We can undergo chemoradiation, or get divorced, or secretly love a 14 year-old or, or live through the day of our child’s funeral, or win the lottery, or ,God forbid,  have sex with road kill.

Or we can do nothing. No blood, no foul.

The world isn’t the explainable stage of rationality we want it to be. All bets are off. And we can heed the call and bring back our macguffin. Just as Hitler envisioned himself the ‘hero’ of his epic ‘struggle’ and brought back to our ‘mundane reality’ the spectre of National Socialism.

Campbell, I believe, knew it. He wasn’t worried about artistic overkill, the tired boredom of the reader in the marketplace. He was onto the very root of storytelling itself. Something buried deep inside us. Fear and aspiration.

He was writing of characters being fetched by the world.

Failing. Succeeding. Dealing with life, death, love, anger, jealousy, beauty, loneliness, alienation. Joyous rapture and murderous intention.

It’s what stories contribute to our common understanding, unchanged, across all these generations.

The ‘hero’s journey’ isn’t a formula.

It’s a way to understand life.

Your very life.

_______________

Image by Lost in Scotland

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About Bob Bois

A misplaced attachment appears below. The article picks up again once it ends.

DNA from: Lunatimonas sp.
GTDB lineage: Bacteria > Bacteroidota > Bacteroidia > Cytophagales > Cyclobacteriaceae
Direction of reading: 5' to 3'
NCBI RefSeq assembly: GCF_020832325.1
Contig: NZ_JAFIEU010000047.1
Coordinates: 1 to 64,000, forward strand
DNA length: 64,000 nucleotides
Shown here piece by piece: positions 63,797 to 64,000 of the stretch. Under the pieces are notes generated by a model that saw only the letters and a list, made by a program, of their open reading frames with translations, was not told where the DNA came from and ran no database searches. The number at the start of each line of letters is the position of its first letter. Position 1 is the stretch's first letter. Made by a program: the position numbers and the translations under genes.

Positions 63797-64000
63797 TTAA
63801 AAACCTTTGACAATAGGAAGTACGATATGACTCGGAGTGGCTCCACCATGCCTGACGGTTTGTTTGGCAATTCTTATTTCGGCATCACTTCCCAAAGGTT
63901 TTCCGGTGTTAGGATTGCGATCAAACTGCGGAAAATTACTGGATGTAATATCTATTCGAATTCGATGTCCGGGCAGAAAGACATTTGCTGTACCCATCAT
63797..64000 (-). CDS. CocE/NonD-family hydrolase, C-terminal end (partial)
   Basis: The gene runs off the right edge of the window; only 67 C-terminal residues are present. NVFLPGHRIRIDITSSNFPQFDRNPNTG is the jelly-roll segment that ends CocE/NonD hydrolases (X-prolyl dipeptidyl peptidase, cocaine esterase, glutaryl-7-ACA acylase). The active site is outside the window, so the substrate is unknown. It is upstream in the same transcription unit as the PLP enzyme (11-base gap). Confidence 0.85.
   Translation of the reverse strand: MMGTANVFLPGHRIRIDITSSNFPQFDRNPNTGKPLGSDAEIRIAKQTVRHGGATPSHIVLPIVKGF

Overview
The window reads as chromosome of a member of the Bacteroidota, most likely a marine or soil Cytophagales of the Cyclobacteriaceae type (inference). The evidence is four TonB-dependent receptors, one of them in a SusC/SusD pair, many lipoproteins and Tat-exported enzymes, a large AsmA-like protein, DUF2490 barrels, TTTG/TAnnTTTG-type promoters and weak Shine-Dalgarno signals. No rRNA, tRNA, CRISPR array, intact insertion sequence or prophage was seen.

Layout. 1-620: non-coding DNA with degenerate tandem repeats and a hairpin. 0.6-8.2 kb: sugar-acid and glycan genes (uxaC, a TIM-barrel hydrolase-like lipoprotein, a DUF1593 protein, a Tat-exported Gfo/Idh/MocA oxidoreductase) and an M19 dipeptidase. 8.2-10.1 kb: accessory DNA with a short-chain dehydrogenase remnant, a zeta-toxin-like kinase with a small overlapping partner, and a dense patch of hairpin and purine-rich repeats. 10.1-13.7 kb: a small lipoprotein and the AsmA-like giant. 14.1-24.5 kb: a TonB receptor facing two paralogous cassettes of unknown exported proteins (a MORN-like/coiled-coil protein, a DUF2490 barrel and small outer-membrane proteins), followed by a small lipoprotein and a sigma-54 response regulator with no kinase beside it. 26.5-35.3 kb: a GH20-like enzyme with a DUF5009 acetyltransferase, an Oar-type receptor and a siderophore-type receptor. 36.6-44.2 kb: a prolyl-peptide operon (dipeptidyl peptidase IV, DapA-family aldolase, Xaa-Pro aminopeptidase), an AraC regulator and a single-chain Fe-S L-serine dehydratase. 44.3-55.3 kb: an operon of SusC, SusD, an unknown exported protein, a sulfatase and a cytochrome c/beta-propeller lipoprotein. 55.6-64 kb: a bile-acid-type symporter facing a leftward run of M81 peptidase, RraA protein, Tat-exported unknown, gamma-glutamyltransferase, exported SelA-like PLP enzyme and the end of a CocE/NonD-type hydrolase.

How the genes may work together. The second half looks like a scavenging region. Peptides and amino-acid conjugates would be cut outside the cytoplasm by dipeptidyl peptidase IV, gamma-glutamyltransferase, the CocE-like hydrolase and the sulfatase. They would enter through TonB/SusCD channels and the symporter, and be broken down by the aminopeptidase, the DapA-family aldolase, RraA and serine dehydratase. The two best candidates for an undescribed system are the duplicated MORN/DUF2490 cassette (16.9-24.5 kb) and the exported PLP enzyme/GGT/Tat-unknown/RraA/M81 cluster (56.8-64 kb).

Bob Bois is a writer living in the old, mysterious hills of Central Massachusetts. He blogs his horror flash fiction at http://sittingindarkness.com View all posts by Bob Bois

4 responses to “The Hero’s Journey: An Atrocity?

  • CMStewart

    Excellent post, Bob. “Fetched by the world” – I’ll be mulling this over.

    Pick up a book? It either has an interesting blurb, or the recommendation of someone I know, or I’ve enjoyed the author’s other books. I’ll also often pick up free e-books if they have good reviews.

    Put it down? It goes on and on about “nothing,” or is otherwise all mucked up with long, rambling descriptions that have little to do with the characters or action.

    • Bob Bois

      Thanks CM.
      There were a lot of responses to both these questions – as a writer who hopes to reach an audience, I found a lot of useful data in these posts.

  • Elizabeth Twist

    Absolutely gorgeous post. I think the Hitler fan was onto something with that comment. Specifically, there are many writers who think that craft or structure is going to save their storytelling. But: if you’re an empty passionless husk, your story will be too. Sure maybe you’ll run through the steps of the journey, but it will be an meaningless dance with nothing gained: one, two, cha-cha-cha.

    As a writer it’s my greatest fear that I’m merely running myself through the paces, rather than using craft to let amazingness come through. Actually, my greatest fear is that I have no amazingness. Wow. Confession time, right?

    • Bob Bois

      Well I think the fear of not being a good enough storyteller is what drives us try to write, again and again, something that is true. And I think that the heroic structure resonates because it sort of mimics our own lives (perhaps not in the details, but in the general flow). I believe we’re called to take chances and break out of our ‘mundane’, pre-plot-point-one lives. Miles Davis didn’t need a specially structured horn. He could pick one up out of a pawn shop and make you laugh or cry. We must have a story about a character who wants something before structure can do anything for us.
      And Elizabeth: that amazingness comes on its own schedule, we just need to be at the station to climb on, right?